The country as a whole on Thursday registered another single-day record of more than 39,000 new infections, with fears that hospitalizations and the nationwide death toll could soon follow. The new spikes come as the White House has attempted to play down the increase, explaining it away by pointing to more robust testing capacity and pressing forward with reopening the economy after coming to a standstill for months this spring.
Signs are emerging, however, that the White House has begun to take the threat more seriously, with its coronavirus task force holding its first public briefing since April 27. And hours before he was set to leave for his resort in New Jersey for the weekend, the president abruptly canceled his trip with no explanation.
In Friday’s briefing Vice President Mike Pence said it was “almost inarguable that more testing is generating more cases,” even as he announced plans to travel to three states with the most serious outbreaks. “To one extent or another, the volume of new cases coming in is a reflection of a great success in expanding testing across the country,” Pence argued.
But as the vice president hammered the message that the country — and indirectly, the White House — had made “remarkable progress” in combating the pandemic, other members of the task force acknowledged a more alarming picture.
Health officials in the briefing went on to detail how several states’ case growth is outpacing the number of tests conducted, and the percentage of positive tests has also risen.
“We are facing a serious problem in certain areas,” said Anthony Fauci, the nation’s top infectious diseases expert. Fauci also implicitly countered Pence, who cast the outbreaks across the South and West as isolated “hot spots.”
“We have a very heterogenous country, but heterogeneity doesn’t mean that we are not intimately interconnected with each other,” Fauci said. “So what goes on in one area of the country, ultimately could have an effect on the other areas of the country.”
Amid the new spikes, Pence announced that he and Deborah Birx, the coordinator of the White House coronavirus response, would be traveling to Texas on Sunday, and Arizona and Florida next week “to get a ground report.”
In Texas, Abbott said his decision came after the state exceeded a 10 percent positivity rate for coronavirus tests. The state reported nearly 6,000 new confirmed cases of coronavirus on Thursday, a new daily record.
According to Abbott’s orders, bars must close by Friday at noon local time, though they will be allowed to conduct curbside service, and restaurants will be restricted to 50 percent capacity for dine-in service beginning Monday. The order also mandates the closure of rafting and tubing businesses and requires that outdoor gatherings of more than 100 be approved by local governments.
“At this time, it is clear that the rise in cases is largely driven by certain types of activities, including Texans congregating in bars,” Abbott said, adding that he hoped the new restrictions would be as “limited in duration as possible.”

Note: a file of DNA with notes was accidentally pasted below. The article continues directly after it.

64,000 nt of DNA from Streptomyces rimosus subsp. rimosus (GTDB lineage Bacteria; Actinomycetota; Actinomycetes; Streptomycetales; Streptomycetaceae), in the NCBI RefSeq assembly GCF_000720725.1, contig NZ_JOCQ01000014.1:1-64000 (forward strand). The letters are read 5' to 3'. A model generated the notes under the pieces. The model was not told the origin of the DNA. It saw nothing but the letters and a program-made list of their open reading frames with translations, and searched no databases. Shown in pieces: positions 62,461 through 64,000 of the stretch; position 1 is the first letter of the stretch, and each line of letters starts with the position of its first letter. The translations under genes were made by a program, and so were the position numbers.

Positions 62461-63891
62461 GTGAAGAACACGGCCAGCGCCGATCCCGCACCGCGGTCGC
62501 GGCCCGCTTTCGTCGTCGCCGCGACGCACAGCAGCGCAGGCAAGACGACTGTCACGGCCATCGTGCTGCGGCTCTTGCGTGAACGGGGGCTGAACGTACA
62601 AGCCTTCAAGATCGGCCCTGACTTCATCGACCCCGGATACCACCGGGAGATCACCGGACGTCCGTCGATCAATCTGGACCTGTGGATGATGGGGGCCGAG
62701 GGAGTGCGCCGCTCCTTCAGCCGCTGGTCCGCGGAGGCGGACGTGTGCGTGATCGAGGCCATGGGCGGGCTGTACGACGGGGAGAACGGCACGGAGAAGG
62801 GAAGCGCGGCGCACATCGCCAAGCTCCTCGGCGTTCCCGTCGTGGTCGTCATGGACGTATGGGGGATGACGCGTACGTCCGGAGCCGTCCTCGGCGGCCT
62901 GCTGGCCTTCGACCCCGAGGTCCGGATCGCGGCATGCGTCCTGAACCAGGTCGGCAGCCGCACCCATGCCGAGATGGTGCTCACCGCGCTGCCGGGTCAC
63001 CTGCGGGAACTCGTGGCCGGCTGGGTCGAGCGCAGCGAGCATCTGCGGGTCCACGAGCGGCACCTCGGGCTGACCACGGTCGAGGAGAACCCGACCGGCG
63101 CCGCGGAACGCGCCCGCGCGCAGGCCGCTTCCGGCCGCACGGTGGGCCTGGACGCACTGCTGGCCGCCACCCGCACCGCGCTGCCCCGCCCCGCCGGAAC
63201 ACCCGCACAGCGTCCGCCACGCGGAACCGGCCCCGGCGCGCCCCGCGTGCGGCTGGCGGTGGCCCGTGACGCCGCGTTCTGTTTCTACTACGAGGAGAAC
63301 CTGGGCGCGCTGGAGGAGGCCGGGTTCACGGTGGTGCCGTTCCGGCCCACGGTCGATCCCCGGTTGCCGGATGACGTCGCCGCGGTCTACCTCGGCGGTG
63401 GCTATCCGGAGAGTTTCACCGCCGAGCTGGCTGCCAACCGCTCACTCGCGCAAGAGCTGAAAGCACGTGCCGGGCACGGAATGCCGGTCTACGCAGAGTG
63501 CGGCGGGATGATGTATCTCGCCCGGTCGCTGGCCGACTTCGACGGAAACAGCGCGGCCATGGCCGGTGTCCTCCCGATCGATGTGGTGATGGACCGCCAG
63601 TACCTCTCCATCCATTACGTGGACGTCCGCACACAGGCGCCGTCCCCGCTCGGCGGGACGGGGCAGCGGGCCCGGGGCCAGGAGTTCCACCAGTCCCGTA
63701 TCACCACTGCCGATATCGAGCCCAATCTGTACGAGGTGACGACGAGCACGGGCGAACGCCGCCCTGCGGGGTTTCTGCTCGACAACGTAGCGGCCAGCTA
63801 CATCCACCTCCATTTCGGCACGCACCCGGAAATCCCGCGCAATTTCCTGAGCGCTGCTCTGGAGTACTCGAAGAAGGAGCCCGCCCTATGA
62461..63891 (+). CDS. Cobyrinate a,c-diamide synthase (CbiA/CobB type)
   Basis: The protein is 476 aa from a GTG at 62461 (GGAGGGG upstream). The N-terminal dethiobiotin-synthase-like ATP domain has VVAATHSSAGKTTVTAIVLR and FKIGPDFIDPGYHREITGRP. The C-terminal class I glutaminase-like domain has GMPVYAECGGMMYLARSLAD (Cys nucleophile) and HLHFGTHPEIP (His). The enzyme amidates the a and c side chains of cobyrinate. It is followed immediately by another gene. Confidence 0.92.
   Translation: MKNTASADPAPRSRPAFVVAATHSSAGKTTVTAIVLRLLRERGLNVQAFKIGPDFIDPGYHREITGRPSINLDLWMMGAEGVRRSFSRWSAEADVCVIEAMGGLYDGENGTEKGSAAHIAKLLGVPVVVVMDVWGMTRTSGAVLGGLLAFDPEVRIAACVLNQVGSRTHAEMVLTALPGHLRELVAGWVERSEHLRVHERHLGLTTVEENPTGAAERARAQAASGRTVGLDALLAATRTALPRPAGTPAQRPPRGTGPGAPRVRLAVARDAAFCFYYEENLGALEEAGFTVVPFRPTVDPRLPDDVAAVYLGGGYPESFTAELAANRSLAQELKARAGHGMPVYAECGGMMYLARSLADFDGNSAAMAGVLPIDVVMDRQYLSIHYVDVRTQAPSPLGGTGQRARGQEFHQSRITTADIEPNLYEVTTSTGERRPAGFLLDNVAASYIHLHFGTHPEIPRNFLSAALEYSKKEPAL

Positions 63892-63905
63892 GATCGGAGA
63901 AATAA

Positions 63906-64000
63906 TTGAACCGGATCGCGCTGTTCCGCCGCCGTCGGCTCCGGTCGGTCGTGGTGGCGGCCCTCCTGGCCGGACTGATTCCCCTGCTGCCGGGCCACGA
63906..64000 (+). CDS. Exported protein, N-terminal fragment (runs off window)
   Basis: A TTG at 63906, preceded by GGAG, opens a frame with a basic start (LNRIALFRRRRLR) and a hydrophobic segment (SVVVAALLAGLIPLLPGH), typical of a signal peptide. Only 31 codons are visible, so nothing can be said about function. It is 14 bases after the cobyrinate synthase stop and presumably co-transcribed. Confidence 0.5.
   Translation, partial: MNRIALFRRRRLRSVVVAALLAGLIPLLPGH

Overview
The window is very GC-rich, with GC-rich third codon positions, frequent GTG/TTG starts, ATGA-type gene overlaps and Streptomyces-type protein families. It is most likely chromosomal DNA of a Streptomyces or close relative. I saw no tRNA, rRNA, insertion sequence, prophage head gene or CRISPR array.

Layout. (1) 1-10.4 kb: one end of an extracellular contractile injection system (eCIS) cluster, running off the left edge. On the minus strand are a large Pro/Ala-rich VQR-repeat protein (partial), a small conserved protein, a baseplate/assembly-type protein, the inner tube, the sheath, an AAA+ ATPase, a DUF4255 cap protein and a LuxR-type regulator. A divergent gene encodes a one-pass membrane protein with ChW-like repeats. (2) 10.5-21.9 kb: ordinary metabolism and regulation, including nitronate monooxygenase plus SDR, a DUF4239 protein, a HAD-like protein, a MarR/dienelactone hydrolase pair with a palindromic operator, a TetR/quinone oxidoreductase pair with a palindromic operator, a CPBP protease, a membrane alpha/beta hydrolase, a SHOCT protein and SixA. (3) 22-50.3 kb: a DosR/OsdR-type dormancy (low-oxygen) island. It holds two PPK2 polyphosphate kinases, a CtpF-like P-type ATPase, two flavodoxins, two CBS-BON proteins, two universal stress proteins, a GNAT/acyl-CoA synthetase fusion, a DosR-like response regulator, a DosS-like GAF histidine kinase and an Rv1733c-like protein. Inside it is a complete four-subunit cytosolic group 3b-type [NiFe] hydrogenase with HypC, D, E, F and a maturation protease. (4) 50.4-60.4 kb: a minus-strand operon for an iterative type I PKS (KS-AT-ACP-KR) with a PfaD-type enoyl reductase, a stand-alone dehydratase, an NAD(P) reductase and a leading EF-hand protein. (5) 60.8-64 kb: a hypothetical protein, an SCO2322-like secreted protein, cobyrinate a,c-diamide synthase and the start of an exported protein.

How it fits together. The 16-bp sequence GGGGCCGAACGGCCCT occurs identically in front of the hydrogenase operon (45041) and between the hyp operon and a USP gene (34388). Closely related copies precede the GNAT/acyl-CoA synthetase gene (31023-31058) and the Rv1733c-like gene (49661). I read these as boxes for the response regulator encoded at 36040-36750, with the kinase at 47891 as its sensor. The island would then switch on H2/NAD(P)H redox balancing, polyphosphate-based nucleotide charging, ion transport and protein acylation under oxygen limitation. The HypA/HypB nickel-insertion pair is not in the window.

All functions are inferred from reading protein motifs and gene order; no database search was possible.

The move came less than 24 hours after Abbott ordered a pause on the state’s reopening process, which began in May. The Texas governor on Thursday also halted elective surgeries in a handful of counties and backed down from an earlier directive that banned cities and counties from mandating residents wear face masks in public.
DeSantis, meanwhile, had indicated that he had no plans to move Florida into its next phase of reopening, while local hot spots weighed their own shutdowns and mask requirements. But the state added nearly 9,000 new cases Thursday, shattering its previous one-day record set only days earlier.
“Effective immediately, the Department of Business and Professional Regulation is suspending on premises consumption of alcohol at bars statewide,” Secretary Halsey Beshears tweeted minutes after the new numbers posted. Establishments can still sell drinks to go.
Abbott and DeSantis joined nearly a dozen other states that over the last week or so have begun to scale back reopening due to the new surge. On Thursday Gov. Doug Ducey of Arizona, which is among those seeing the highest increase in new infections, announced that the state’s reopening process would also be halted.
California may soon follow suit, with Gov. Gavin Newsom warning that the state is “prepared” to issue another stay-at-home order if necessary, though adding that “We don’t intend to do that. We don’t want to do that.”
Arkansas Gov. Asa Hutchinson on Thursday followed his neighbor Abbott, announcing that he would not be lifting any further coronavirus-related restrictions the same day his state posted one of its largest single-day increases in new cases. Texas’ other neighbor to the east, Louisiana, had already announced a four-week delay before moving into its next phase of reopening.
The governors of Utah, Michigan, Kansas, Idaho, Nevada, North Carolina and Delaware have also taken similar steps to freeze the current phase of reopening.